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Congress Honors "Monuments Men"

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Congress Honors "Monuments Men"

On Wednesday, Rep. Frelinghuysen participated in a ceremony honoring World War II heroes known as Monuments Men. The Monuments Men are a group of American World War II heroes who worked in the War Department s Monuments, Fine Arts & Archives section. These individuals, nicknamed Monuments Men by American GI s, rescued tens of thousands of pieces of art and monuments from Hitler and the Nazis, including some of the most famous works of Michelangelo, Rembrandt, Raphael, Vermeer, Picasso, and DaVinci.

One of the Monuments Men, Harry Ettlinger, is a resident of the 11th Congressional District.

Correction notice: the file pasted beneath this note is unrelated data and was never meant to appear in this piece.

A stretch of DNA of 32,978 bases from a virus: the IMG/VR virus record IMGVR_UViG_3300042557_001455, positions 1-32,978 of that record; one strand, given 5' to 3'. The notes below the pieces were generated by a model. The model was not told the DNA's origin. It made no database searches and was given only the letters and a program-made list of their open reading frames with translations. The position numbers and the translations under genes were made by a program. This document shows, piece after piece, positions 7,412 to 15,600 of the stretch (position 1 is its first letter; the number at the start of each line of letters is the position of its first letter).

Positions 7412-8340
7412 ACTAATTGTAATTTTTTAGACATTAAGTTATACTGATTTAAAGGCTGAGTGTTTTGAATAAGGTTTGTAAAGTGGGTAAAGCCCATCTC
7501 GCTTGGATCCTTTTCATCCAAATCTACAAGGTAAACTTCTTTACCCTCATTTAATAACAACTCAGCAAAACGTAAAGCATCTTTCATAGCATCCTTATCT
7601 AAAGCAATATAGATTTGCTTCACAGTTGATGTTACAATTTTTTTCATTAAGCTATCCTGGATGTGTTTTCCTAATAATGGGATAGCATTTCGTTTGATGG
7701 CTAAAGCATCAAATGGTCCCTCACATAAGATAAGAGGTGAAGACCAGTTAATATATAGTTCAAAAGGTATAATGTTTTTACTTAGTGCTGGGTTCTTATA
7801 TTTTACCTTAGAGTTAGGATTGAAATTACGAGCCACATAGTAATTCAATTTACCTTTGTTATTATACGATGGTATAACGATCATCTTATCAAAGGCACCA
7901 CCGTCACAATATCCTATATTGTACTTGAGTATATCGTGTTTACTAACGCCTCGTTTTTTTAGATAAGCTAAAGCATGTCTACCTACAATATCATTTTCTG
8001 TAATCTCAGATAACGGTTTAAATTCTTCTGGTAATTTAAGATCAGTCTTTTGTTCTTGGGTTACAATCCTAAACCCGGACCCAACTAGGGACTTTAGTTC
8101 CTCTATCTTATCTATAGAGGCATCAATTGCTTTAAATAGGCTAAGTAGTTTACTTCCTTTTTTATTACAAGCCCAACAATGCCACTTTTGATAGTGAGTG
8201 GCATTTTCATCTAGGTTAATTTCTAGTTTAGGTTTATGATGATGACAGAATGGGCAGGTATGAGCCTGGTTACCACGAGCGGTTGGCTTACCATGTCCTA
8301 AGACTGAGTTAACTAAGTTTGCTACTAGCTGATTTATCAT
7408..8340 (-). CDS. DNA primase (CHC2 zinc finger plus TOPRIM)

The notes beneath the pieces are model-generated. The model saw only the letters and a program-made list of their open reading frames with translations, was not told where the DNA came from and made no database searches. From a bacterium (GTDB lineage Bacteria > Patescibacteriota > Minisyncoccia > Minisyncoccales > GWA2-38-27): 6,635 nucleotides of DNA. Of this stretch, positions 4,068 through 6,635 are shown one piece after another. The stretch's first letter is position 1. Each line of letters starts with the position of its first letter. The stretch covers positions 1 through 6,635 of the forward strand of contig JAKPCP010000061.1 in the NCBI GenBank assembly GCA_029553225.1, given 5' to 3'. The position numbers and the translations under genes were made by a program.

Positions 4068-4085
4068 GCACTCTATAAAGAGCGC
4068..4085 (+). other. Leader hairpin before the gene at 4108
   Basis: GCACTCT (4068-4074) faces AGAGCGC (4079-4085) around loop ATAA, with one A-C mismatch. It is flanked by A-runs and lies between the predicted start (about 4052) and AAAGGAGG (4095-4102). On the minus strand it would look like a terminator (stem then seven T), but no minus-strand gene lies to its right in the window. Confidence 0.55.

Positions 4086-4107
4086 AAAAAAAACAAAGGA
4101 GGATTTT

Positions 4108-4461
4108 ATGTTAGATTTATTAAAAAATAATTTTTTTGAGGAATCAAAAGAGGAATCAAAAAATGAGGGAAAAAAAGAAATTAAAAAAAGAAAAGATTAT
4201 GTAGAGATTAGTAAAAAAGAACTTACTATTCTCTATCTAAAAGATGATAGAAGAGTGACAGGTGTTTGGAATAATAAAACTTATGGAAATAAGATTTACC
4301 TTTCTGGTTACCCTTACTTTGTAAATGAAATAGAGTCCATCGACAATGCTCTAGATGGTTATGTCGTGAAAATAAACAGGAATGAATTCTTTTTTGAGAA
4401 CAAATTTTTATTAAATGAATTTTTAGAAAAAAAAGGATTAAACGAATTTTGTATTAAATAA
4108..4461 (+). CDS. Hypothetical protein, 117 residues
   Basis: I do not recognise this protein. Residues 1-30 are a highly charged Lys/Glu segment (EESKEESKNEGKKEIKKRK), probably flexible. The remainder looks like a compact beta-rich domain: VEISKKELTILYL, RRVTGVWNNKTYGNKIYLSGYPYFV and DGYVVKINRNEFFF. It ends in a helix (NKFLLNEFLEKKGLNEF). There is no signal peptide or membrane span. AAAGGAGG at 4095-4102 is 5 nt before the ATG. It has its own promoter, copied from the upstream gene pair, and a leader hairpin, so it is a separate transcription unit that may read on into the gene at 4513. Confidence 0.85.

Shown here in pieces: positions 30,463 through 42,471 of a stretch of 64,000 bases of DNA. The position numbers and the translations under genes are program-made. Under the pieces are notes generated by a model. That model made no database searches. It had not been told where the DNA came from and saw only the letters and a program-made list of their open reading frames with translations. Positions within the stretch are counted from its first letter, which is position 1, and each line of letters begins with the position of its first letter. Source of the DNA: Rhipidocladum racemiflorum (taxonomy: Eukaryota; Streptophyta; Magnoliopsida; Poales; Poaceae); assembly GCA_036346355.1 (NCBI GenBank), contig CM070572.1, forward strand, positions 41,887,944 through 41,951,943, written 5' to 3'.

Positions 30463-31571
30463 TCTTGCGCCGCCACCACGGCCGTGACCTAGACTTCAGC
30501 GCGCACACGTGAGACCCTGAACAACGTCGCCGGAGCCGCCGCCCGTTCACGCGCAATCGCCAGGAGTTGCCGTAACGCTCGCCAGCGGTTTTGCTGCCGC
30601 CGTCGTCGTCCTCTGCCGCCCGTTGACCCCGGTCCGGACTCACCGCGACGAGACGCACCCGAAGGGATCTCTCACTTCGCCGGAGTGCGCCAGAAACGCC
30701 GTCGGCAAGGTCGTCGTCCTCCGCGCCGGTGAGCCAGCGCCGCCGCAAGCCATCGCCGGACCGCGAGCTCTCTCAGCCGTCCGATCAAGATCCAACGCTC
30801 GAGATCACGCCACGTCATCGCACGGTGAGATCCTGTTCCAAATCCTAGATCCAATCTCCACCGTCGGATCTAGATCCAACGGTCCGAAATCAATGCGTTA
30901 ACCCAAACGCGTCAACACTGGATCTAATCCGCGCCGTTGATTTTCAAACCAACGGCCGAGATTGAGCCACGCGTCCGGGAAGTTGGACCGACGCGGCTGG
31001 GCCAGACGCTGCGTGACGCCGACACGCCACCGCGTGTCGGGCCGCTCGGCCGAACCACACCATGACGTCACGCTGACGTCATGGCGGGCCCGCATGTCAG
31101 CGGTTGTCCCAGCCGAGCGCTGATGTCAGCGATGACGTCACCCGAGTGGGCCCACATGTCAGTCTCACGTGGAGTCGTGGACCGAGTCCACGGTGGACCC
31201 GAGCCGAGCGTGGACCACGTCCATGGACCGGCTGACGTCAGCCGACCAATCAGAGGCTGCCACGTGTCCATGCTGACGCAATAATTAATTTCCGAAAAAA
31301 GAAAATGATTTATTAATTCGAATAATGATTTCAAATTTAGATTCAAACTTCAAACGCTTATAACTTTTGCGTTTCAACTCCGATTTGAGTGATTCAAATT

This unique multinational group of more than 400 men and women served behind enemy lines and joined frontline military units to ensure the preservation and restitution of the world s greatest artistic and cultural treasures. Only 13 are known to still be alive.

Harry Ettlinger emigrated to the United States from Germany with his family in 1938, escaping the rise of Hitler and the Nazi Party, said Frelinghuysen. As a young man, he was drafted into the service of his adopted country and spent many months overseeing the removal of precious artwork from the Heilbronn salt mines. He and the other Monuments Men saved countless precious works of art so that they may continue to be enjoyed and studied by generations to come. They are owed a debt of gratitude and today s recognition is richly deserved and long overdue.

Mr. Ettlinger is very active in Morris County and in New Jersey with a number of veteran organizations and also chairs the Wallenberg Foundation of New Jersey, named for Raoul Wallenberg, a Swedish-born Protestant who assisted with the rescue of approximately 100,000 Hungarian Jews from the Holocaust.

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